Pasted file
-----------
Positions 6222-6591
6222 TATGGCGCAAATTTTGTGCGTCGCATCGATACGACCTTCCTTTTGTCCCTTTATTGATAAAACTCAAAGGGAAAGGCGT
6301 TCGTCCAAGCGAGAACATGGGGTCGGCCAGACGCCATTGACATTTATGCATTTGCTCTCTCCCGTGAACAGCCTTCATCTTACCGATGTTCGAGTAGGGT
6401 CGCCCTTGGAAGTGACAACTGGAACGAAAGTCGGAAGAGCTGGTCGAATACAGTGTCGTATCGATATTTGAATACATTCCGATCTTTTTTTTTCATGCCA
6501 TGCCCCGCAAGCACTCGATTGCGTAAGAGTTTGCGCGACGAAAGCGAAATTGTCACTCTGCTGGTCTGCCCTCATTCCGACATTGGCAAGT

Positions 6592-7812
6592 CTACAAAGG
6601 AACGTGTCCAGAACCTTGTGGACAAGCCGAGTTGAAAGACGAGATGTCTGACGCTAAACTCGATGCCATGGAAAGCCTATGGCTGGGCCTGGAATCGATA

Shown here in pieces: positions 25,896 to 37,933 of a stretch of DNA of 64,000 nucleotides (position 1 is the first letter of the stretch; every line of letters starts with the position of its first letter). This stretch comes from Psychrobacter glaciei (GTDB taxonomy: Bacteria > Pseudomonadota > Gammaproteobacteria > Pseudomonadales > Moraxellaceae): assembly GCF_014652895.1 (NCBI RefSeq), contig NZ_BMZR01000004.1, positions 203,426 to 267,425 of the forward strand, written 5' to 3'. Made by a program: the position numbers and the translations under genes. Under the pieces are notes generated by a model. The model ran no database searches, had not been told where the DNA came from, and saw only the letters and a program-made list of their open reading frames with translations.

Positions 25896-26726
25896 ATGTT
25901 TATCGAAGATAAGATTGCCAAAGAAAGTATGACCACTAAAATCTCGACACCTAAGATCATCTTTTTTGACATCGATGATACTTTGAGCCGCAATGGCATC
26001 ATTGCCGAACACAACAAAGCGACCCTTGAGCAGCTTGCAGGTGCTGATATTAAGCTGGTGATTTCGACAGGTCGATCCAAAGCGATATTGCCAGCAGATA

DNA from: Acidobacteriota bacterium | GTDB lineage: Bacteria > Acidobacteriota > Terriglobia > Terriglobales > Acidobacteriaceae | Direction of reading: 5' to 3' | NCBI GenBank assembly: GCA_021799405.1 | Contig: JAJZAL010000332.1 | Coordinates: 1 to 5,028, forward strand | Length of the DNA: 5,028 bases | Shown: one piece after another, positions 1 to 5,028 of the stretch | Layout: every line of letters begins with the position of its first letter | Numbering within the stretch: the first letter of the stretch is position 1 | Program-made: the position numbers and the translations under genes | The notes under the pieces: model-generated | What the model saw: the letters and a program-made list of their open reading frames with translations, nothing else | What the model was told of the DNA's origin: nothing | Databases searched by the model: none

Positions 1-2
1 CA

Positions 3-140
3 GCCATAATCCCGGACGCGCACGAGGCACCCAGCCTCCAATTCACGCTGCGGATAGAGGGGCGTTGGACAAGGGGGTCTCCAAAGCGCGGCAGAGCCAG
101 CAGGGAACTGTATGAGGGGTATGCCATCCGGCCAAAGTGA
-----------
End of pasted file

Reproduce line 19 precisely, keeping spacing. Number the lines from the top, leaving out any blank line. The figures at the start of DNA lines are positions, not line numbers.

101 CAGGGAACTGTATGAGGGGTATGCCATCCGGCCAAAGTGA